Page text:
Subjective social status mobility and mental health of asylum seekers and refugees: population-based, cross-sectional study in a German federal state

Diogo Costa*, Louise Biddle, Catharina Mühling, Kayvan Bozorgmehr

*Corresponding author for this work

Research output: Contribution to journalArticlepeer-review

7 Citations (Scopus)

Abstract

Background: Asylum seekers and refugees (ASR) experience substantial changes in subjective social status (SSS), pre and post migration, which may affect their mental health. However, the effect of SSS mobility on mental health among ASR has been underexplored so far. Methods: Population-based cross-sectional study among a random sample of 560 adult ASR living in 64 collective accommodation centres in Baden-Wurttemberg, Germany. SSS in the country of origin before emigration and in Germany was assessed with a multi-lingual, adapted version of the MacArthur social ladder. Health-related quality of life (HRQoL), anxiety and depressive symptoms were measured as mental health outcomes. Generalized linear regression models were fitted to estimate associations between changes in SSS and each outcome. Results: A perceived loss of three or more steps in SSS from origin to Germany (compared to no change) was associated with poorer scores in HRQoL (B, standardized coefficient = -2.679, standard error, se = 1.351, p = 0.047), with more depressive symptoms (B = 1.156, se = 0.389, p = 0.003) and anxiety (B = 0.971, se = 0.432, p = 0.025), in models adjusted for SSS in country of origin. The strength and direction of associations remained after adjusting for sex, age, education and time since arrival (HRQoL: B = -2.494, se = 1.351, p = 0.066; depression: B = 1.048, se = 0.393, p = 0.008; anxiety: B = 1.006, se = 0.438, p = 0.022). Conclusion: ASR experiencing downward SSS mobility present poorer mental health compared to those experiencing no change in SSS. Early integration efforts and intersectoral measures to counter social downward mobility could prevent poor mental health among ASR.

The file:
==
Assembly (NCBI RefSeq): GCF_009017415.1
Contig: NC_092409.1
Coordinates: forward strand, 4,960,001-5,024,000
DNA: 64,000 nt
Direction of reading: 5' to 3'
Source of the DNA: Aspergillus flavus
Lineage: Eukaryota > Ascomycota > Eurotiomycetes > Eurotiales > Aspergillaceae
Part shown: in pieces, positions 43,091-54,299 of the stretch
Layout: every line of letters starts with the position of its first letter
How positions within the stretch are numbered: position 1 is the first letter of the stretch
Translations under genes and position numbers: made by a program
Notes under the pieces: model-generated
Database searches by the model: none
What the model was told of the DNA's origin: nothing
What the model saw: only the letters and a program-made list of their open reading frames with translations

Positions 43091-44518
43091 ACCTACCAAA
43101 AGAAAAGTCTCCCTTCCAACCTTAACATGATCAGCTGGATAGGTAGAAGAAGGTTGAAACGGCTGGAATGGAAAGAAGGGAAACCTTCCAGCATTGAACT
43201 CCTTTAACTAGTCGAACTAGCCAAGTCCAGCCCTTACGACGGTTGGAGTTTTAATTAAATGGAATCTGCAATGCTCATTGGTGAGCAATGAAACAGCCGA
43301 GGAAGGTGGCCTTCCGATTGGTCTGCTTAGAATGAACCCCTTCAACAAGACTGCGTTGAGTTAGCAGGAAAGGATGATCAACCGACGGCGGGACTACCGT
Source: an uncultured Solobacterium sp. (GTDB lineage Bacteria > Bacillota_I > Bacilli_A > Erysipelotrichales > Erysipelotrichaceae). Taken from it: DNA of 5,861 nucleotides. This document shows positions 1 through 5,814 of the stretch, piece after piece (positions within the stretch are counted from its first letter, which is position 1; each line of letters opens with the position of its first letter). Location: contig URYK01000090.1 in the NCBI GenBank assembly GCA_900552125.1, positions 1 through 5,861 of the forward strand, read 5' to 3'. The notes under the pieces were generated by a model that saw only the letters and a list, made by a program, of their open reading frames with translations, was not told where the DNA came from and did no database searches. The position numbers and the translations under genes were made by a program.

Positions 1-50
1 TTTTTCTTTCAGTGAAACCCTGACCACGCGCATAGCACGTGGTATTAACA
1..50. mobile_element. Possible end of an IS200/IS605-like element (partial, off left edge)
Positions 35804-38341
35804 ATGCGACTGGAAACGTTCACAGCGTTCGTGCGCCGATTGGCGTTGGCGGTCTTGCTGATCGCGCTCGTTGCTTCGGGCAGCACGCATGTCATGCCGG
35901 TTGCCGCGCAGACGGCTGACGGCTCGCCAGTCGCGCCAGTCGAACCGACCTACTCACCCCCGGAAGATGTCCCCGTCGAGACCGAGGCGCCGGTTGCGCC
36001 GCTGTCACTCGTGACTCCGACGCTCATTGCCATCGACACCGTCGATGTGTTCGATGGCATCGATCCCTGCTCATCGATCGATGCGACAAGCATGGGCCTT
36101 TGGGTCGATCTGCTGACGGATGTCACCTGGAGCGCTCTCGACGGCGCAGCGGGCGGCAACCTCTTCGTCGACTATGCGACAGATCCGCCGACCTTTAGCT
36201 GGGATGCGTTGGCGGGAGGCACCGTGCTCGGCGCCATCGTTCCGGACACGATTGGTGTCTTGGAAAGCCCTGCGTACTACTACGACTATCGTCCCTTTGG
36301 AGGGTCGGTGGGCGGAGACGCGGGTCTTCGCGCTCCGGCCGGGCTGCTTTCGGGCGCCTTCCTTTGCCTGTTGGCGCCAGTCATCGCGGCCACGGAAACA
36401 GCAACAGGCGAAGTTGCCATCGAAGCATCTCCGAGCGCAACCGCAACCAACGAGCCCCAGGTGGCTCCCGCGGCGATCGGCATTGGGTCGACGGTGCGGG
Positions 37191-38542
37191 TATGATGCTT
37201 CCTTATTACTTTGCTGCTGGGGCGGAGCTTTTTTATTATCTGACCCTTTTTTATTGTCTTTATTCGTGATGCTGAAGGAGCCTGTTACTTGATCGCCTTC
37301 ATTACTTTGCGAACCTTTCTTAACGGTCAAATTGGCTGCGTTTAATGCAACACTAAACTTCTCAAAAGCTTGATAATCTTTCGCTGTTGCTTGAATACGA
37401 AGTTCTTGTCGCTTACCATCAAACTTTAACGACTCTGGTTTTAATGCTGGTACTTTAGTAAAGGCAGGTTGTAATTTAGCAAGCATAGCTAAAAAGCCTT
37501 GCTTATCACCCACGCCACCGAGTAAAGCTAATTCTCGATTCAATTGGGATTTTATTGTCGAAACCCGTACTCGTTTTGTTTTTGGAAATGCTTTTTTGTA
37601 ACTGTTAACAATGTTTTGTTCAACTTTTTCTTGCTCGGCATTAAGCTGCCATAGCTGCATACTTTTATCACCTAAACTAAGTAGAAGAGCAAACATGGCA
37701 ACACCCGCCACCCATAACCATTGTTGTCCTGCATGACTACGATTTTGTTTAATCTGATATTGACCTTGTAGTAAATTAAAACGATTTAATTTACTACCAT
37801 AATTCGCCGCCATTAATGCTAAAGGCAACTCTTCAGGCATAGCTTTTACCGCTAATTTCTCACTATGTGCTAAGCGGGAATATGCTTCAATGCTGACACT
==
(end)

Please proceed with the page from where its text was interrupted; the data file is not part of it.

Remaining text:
Original languageEnglish
Article number100020
Pages (from-to)1-8
Number of pages8
JournalJournal of Migration and Health
Volume1-2
DOIs
Publication statusPublished - Jan 2020
Externally publishedYes

Keywords

  • Refugees
  • Asylum seekers
  • Subjective social status
  • Social mobility
  • Mental health

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